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Nat Cell Biol. 2007 Jan;9(1):99-105. Epub 2006 Dec 7.

Reducing mitochondrial fission results in increased life span and fitness of two fungal ageing models.

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Johann Wolfgang Goethe University, Institute of Molecular Biosciences, Max-von-Laue-Str. 9, 60438 Frankfurt, Germany.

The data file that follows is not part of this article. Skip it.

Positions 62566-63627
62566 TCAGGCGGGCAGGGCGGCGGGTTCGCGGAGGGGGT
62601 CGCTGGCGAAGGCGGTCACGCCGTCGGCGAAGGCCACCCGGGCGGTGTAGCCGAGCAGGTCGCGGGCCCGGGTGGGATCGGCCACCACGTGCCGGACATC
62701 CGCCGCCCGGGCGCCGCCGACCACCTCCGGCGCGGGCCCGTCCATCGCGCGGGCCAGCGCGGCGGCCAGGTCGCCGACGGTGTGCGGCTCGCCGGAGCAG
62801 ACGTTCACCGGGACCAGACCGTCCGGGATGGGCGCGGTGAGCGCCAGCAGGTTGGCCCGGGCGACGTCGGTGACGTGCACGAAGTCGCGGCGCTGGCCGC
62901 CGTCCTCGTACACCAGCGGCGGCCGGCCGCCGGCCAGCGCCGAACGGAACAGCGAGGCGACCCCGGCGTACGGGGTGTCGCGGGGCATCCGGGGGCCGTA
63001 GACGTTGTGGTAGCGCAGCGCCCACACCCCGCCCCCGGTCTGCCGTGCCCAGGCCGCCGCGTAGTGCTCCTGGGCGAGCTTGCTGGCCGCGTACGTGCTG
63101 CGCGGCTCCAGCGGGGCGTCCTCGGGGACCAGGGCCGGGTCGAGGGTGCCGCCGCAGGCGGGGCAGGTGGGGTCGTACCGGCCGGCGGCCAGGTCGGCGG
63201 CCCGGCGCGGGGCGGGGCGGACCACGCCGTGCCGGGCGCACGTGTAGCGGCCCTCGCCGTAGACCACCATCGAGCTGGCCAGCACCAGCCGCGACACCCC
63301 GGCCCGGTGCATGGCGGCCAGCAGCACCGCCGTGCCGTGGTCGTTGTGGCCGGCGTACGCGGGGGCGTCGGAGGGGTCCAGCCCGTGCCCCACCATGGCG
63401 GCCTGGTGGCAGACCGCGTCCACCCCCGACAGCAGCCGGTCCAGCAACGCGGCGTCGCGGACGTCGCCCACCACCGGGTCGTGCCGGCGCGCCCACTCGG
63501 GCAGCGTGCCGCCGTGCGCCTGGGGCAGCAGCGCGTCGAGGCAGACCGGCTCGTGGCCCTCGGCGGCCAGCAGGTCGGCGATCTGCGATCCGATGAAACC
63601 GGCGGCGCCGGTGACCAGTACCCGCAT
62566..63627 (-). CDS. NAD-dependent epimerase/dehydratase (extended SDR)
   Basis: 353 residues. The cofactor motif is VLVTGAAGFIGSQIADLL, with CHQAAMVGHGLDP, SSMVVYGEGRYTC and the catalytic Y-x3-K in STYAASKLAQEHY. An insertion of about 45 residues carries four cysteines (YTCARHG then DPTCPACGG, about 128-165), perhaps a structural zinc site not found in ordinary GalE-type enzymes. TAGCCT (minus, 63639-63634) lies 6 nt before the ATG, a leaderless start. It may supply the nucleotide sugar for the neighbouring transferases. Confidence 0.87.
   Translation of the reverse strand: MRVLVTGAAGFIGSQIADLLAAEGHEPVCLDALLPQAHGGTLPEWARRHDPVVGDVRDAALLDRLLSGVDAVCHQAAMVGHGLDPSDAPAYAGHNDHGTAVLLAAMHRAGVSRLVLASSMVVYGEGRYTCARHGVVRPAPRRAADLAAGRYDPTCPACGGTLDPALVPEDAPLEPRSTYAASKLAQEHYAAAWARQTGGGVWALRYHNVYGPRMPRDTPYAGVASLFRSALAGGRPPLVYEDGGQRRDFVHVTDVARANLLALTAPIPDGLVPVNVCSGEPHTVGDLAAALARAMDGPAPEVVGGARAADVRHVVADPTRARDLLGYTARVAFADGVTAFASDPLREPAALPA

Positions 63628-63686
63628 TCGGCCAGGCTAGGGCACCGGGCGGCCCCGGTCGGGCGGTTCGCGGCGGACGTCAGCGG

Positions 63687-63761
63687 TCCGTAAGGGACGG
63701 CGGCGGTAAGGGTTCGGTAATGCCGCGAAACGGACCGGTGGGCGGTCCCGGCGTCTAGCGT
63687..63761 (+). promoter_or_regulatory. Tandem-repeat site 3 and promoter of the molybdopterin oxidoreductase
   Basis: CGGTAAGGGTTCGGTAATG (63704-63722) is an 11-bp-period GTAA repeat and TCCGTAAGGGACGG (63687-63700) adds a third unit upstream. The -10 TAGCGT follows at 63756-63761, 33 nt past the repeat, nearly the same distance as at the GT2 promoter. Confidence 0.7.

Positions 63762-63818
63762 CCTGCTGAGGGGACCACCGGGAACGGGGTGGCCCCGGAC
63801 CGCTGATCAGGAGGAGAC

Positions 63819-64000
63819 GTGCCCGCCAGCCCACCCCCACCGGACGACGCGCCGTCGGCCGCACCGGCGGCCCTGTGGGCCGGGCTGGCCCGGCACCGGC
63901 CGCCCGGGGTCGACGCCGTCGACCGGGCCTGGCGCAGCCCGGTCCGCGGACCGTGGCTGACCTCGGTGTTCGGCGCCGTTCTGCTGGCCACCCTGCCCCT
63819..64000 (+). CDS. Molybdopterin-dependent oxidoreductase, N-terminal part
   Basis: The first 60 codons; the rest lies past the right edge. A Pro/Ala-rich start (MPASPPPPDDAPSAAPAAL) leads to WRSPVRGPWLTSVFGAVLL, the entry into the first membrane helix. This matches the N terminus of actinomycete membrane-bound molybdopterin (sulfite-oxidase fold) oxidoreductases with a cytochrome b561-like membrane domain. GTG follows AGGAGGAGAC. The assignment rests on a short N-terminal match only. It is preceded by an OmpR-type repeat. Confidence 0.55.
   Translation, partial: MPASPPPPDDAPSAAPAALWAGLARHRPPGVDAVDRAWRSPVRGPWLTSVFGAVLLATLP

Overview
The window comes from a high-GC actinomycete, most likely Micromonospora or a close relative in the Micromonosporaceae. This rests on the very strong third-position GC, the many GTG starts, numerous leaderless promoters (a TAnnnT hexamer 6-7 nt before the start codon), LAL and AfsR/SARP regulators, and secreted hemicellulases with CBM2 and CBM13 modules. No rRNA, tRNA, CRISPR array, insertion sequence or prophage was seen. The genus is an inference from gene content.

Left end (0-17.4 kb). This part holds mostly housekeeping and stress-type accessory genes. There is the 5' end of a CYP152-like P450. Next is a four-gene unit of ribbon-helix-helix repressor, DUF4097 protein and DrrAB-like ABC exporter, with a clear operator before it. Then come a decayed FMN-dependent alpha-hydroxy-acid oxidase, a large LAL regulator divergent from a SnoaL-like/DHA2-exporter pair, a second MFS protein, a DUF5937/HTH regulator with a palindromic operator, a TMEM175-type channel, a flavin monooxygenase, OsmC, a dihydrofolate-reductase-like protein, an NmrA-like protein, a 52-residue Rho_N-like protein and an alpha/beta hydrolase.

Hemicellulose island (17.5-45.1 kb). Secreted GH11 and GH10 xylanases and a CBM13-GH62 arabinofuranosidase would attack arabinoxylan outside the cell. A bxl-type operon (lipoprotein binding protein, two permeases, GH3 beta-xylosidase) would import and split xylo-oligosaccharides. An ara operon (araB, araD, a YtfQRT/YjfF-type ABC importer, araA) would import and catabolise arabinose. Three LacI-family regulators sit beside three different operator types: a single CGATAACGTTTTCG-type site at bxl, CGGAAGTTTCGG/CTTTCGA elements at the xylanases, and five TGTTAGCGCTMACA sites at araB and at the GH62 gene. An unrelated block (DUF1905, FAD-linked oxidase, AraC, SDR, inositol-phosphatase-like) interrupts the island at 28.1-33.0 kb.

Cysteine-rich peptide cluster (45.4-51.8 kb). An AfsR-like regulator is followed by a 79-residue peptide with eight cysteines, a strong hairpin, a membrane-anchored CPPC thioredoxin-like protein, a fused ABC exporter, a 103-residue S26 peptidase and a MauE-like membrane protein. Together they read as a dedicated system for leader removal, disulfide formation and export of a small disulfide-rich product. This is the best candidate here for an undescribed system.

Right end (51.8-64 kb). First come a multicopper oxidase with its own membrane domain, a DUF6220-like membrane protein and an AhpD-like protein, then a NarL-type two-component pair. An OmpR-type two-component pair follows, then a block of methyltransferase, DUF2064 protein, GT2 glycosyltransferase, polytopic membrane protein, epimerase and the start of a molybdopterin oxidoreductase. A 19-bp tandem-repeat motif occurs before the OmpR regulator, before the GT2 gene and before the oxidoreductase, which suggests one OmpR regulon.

Ageing of biological systems is accompanied by alterations in mitochondrial morphology, including a transformation from networks and filaments to punctuate units. The significance of these alterations with regard to ageing is not known. Here, we demonstrate that the dynamin-related protein 1 (Dnm1p), a mitochondrial fission protein conserved from yeast to humans, affects ageing in the two model systems we studied, Podospora anserina and Saccharomyces cerevisiae. Deletion of the Dnm1 gene delays the transformation of filamentous to punctuate mitochondria and retards ageing without impairing fitness and fertility typically observed in long-lived mutants. Our data further suggest that reduced mitochondrial fission extends life span by increasing cellular resistance to the induction of apoptosis and links mitochondrial dynamics, apoptosis and life-span control.

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